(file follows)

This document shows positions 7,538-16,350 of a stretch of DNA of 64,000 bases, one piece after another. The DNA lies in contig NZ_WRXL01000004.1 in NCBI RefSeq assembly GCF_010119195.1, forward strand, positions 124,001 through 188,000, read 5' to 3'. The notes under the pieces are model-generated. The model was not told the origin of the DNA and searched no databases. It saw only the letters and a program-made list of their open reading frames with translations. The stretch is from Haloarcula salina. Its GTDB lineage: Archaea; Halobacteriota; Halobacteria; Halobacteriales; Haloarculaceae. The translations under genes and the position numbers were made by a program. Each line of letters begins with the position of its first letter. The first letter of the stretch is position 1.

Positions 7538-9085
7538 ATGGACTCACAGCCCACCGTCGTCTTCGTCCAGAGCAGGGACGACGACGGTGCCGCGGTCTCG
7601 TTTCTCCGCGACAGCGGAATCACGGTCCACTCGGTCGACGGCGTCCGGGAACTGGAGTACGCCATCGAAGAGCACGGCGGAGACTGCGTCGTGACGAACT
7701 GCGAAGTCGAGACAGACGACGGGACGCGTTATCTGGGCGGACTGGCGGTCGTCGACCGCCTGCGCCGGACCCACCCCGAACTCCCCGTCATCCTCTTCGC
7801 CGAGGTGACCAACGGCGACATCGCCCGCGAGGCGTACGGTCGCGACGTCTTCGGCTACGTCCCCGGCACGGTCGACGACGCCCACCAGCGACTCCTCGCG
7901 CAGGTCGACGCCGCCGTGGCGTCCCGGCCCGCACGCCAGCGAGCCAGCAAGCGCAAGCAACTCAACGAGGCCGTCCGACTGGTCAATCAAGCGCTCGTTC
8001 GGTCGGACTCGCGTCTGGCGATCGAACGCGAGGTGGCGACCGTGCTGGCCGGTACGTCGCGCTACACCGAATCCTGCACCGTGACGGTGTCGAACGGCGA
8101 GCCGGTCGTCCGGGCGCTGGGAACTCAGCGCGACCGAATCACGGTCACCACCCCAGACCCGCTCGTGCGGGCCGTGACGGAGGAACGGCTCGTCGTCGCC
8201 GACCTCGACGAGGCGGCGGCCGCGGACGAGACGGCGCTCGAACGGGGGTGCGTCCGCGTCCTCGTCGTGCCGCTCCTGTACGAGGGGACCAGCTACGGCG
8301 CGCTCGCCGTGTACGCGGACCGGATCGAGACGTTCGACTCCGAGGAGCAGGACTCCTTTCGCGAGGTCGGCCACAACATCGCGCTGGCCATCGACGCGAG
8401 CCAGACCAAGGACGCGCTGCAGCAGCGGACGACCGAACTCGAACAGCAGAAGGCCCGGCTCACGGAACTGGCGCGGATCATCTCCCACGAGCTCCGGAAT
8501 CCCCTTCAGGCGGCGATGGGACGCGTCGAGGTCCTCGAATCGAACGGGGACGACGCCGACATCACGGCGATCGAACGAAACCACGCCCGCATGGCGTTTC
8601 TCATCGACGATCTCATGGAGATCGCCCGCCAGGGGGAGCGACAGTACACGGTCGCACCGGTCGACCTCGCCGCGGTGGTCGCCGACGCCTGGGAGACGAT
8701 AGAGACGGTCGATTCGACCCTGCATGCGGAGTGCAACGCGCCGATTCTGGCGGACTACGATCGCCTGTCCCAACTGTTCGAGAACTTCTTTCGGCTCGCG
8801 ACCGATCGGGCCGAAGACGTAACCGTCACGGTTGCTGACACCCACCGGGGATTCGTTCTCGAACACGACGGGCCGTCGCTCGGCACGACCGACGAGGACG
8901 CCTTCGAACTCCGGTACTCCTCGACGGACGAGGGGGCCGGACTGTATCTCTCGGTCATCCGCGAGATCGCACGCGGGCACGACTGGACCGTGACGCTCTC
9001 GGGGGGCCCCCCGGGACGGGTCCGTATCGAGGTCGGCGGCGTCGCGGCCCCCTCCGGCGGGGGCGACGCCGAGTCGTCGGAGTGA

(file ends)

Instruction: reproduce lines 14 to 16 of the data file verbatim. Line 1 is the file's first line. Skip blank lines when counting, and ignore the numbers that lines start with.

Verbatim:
8601 TCATCGACGATCTCATGGAGATCGCCCGCCAGGGGGAGCGACAGTACACGGTCGCACCGGTCGACCTCGCCGCGGTGGTCGCCGACGCCTGGGAGACGAT
8701 AGAGACGGTCGATTCGACCCTGCATGCGGAGTGCAACGCGCCGATTCTGGCGGACTACGATCGCCTGTCCCAACTGTTCGAGAACTTCTTTCGGCTCGCG
8801 ACCGATCGGGCCGAAGACGTAACCGTCACGGTTGCTGACACCCACCGGGGATTCGTTCTCGAACACGACGGGCCGTCGCTCGGCACGACCGACGAGGACG